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Title: The application of artificial neural networks to the control of a road traffic monitoring system
Author: Scott, Jenifer M. B.
Awarding Body: University of Aberdeen
Current Institution: University of Aberdeen
Date of Award: 2002
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This thesis describes the development of a new Road Traffic Monitoring (RTM) system designed by a team at the University of Aberdeen, to provide low cost traffic monitoring that maintains the privacy of the driver and provides high quality traffic data for the authorities. The RTM system communicates with vehicles equipped with satellite transceivers attached to Global Positioning System (GPS) units which provide data about position and velocity, enabling a picture to be built up of traffic flow conditions. The author developed an innovative system to maintain the anonymity of the driver in order for the system to be attractive to both authorities and drivers. The thesis focuses on the author's contribution to the project - the design of the major protocols, including polling and 'system wide' strategies, an in-depth study of the statistics of the capacity of the RTM system and the development of a protocol to limit the number of responses from vehicles to a manageable level. The RTM system was implemented as a simulation and all designed protocols and parameters thoroughly tested. It is currently being used by the European Space Agency in a pilot study as the first phase of implementation. The author then envisaged an intelligent control system that would monitor and control the RTM system in real time, optimising parameters dynamically in order for the system to run efficiently and accurately. A hybrid 'Artificial Intelligence' (AI) system composed of a rule based system and a number of Artificial Neural Networks (ANNs) is proposed. A new rule extraction system developed by the author to counter the 'black box' effect of ANNs is then presented, making use of a hierarchical system of Self Organising Maps (SOMs). Following this, an extension to the system is described, using the Quantisation Error (QE) to enable the real time detection of 'unusual' data, or data from outwith the current operating environment, enabling retraining or the return to a previous control situation, to take place. Such a system of ANNs is ideal for use in both monitoring and control of a dynamic real time system such as RTM.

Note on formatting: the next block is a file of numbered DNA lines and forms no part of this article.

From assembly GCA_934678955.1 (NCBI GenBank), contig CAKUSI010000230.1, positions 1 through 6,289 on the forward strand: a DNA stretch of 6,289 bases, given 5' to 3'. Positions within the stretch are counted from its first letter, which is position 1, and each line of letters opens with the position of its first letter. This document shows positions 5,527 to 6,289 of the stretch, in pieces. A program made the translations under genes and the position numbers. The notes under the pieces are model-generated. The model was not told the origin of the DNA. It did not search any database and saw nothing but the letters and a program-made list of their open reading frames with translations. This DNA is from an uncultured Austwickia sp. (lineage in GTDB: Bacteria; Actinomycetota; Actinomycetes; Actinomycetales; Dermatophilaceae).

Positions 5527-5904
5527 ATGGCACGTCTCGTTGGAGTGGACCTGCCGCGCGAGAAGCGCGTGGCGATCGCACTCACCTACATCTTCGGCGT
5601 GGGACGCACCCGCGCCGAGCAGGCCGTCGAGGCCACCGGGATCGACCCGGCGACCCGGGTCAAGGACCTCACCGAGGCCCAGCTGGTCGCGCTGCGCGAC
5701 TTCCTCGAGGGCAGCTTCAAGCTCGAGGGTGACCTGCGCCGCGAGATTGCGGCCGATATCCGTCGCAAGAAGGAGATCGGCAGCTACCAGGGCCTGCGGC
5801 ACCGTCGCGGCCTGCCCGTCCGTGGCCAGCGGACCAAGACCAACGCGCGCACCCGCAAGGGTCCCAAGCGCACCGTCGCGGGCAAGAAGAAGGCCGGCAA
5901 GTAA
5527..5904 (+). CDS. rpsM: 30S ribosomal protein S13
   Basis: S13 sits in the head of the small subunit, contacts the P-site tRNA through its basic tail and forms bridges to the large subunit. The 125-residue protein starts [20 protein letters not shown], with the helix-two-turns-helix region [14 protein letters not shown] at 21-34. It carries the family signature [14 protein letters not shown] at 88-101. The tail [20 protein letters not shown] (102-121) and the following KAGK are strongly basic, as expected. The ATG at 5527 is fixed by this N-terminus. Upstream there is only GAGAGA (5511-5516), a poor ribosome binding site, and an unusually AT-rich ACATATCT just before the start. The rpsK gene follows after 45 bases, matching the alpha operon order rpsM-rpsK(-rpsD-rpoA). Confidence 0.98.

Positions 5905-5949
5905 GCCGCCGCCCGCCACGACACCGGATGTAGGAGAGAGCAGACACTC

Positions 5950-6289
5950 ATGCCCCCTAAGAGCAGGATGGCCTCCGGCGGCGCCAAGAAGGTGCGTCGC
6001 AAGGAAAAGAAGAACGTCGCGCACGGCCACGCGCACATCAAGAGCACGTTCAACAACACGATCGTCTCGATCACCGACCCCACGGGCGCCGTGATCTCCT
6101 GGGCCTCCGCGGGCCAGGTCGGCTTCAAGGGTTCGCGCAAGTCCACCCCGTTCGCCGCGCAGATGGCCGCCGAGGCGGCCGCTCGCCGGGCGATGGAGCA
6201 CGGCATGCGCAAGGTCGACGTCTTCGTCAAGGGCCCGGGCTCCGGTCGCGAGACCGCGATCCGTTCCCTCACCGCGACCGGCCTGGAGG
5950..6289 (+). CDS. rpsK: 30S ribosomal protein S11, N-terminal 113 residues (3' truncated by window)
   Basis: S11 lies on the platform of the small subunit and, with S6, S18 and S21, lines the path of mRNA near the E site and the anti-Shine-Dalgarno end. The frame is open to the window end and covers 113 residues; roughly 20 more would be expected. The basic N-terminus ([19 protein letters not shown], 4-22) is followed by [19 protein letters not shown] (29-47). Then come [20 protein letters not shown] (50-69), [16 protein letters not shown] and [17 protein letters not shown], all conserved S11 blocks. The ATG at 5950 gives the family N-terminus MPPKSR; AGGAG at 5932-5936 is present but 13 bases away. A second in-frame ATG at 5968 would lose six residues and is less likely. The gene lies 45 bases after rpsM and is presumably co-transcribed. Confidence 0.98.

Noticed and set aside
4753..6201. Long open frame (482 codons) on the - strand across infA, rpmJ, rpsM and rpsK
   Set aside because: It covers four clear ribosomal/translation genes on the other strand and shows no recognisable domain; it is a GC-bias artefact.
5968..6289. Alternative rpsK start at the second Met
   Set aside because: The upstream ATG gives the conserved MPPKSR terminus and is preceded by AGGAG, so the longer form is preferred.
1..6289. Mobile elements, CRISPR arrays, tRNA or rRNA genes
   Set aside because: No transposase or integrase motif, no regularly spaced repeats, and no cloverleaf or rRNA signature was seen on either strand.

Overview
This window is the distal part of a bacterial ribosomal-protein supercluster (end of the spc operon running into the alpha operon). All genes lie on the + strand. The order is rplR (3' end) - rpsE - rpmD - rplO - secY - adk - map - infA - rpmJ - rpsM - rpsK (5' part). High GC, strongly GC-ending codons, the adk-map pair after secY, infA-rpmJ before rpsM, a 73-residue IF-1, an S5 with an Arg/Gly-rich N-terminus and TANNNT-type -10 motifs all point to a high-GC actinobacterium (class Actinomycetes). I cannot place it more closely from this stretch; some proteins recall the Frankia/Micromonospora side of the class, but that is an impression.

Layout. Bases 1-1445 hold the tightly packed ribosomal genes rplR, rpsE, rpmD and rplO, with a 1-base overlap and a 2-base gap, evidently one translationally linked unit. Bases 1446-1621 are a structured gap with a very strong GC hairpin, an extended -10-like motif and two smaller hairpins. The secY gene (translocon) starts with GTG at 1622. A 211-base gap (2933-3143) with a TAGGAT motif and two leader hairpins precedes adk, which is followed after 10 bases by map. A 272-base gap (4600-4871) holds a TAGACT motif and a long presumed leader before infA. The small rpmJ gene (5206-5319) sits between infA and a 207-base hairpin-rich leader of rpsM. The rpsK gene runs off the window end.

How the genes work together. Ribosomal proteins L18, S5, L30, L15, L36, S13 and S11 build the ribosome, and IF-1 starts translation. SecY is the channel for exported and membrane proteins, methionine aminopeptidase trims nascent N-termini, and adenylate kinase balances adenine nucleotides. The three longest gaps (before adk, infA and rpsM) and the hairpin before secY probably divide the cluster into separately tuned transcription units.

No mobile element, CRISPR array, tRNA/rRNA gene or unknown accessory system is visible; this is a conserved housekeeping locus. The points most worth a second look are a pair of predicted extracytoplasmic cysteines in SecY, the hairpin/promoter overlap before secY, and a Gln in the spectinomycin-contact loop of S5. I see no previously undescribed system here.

Supervisor: Not available Sponsor: Not available
Qualification Name: Thesis (Ph.D.) Qualification Level: Doctoral
EThOS ID:  DOI: Not available
Keywords: Management Regional planning Artificial intelligence Automatic control Control theory